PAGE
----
SIOP Feature #7: Explicitly link concepts to students' backgrounds & experiences

The first feature that falls under this component of SIOP asks the teacher to explicitly begin a lesson by linking the concepts of the lesson to the students and their lives.  Taking time at the beginning of a lesson to do this supports the learner in a variety of different ways:

  • Building background mollifies anxiety.
  • ​It also helps students draw connections between their lives and school content.
  • It gives the teacher a great chance to assess where the students are in relation to the lesson.
  • Building background engages students as their curiosity builds. 

It's interesting to note that this feature begins with the phrase:  "explicitly link".  This is a challenge to the teacher to make things as transparent as s/he can.  Some students need the transparency more than others;  all students benefit from it.  Some actions we take as teachers are more explicit than others.

  • Not Explicit:  The teacher writes the topic on the board and tells the students what they should have already learned about it in previous classes.
  • Explicit:  The teacher shows students the topic and a list of vocabulary terms associated with it.  S/he then, asks students to share one thing they know about the topic with a partner.

Ways to explicitly link concepts in the classroom

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  • Class Web.  Creating a web on the board with ideas the entire class has is a safe way to take the pulse (globally) of the student body.  Students write anything they know about the topic on a post-it note and stick it on the board.  As class, the teacher can review the web, add any information, and then dive into the lesson.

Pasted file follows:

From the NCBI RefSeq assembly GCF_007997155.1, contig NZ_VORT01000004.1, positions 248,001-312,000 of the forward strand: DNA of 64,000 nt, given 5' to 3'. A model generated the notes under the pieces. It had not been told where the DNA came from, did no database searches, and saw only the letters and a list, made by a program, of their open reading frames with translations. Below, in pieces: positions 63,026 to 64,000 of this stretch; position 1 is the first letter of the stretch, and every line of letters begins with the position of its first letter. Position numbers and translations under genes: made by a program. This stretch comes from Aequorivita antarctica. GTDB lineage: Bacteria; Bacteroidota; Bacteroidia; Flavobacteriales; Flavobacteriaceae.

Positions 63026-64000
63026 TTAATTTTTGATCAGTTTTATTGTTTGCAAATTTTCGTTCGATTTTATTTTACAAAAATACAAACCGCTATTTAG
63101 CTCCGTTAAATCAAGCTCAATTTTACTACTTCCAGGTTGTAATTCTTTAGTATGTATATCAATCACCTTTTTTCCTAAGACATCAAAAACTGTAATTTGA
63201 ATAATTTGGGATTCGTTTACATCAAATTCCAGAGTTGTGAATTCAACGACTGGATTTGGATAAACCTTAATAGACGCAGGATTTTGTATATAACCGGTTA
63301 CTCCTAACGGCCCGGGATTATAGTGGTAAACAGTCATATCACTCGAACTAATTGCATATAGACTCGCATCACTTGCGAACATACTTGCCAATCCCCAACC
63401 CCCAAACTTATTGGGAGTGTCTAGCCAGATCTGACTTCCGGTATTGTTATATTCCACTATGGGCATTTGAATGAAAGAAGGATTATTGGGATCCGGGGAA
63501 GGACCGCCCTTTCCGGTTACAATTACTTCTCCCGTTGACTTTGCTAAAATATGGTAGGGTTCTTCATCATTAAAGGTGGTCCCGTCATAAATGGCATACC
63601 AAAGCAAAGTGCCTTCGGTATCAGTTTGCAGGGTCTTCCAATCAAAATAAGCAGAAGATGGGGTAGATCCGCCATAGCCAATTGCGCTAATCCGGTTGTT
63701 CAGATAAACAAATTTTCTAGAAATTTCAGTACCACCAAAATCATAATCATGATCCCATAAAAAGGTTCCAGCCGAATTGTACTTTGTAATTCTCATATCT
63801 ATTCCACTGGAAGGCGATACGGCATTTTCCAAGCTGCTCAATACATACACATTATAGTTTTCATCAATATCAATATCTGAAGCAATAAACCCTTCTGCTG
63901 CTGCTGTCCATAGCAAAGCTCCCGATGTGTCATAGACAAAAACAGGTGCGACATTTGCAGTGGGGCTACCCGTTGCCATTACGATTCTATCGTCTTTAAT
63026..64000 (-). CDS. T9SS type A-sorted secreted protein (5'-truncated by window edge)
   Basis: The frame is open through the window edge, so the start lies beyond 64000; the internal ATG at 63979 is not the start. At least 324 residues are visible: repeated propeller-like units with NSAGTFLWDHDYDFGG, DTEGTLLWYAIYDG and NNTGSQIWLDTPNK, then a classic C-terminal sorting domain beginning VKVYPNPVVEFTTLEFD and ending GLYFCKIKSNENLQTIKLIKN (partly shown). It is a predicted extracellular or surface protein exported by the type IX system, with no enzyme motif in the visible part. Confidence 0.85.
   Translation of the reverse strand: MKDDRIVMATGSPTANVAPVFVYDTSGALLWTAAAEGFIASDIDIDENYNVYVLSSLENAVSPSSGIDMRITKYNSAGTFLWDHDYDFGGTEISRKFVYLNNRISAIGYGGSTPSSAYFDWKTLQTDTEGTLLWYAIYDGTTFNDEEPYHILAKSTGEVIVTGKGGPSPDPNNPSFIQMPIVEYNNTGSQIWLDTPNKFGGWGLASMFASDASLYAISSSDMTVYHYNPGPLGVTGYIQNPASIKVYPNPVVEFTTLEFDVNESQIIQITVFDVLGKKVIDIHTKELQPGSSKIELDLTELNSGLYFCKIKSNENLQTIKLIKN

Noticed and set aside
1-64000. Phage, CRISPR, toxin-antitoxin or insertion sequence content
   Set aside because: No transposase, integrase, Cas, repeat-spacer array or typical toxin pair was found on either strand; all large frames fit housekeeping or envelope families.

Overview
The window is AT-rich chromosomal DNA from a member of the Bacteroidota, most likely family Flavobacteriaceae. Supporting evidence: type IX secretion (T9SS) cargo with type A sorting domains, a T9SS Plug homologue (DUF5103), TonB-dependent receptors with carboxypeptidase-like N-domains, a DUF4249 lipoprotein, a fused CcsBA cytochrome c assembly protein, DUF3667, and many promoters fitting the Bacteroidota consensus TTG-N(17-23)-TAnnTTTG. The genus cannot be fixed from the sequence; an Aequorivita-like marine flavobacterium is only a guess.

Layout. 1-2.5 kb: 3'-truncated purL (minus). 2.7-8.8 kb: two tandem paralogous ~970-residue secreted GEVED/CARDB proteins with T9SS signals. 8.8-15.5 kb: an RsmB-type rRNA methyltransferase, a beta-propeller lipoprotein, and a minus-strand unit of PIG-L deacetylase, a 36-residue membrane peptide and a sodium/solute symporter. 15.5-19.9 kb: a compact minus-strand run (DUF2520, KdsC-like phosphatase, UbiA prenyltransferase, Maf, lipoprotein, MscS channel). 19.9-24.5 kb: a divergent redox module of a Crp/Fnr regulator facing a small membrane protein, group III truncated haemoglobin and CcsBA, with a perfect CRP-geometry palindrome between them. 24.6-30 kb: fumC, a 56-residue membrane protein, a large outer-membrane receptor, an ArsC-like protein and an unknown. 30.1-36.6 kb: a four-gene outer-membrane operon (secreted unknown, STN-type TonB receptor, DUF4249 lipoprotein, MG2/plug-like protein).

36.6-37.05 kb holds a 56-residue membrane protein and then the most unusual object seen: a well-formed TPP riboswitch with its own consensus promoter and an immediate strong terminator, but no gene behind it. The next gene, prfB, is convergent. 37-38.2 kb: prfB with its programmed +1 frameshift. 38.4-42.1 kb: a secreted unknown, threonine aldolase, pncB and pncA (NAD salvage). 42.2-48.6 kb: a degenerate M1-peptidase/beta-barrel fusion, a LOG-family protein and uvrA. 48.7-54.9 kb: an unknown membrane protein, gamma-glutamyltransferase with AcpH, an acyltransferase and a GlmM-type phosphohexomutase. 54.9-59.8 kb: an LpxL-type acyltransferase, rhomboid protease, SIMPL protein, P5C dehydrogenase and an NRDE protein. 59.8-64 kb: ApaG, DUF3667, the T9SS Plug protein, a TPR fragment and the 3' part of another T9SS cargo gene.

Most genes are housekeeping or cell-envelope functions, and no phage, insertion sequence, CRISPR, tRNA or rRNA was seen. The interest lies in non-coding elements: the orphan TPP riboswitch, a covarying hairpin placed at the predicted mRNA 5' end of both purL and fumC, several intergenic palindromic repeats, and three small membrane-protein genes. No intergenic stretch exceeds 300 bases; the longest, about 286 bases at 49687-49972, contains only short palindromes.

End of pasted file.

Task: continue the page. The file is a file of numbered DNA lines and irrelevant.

• Predicting. Anytime students predict, they ante up.  Their interest spikes as they begin to focus on whether or not their prediction was right.  With vocabulary, pictures, or
  • Word Splash.  A word splash is a set of key vocabulary words and phrases from the lesson.  In addition to reviewing the vocabulary, students can use these terms to
  • Carousel.  A carousel is an activity where students move from statiuon to station completing some kind of task.  As a way to build background, students form groups and carousel around the room.  At each station there is is flip sized piece of chart paper and markers.  Each paper has a different question (what is something you know about ‘x’?).  Students discuss the question, write down an answer and move to another station repeating the task.
  • Turn and Talk.  Students can turn to a partner and discuss a question or set of questions related to the topic.  They may do this orally, or they may even jot down a few of their partner’s responses to share with the class later on.
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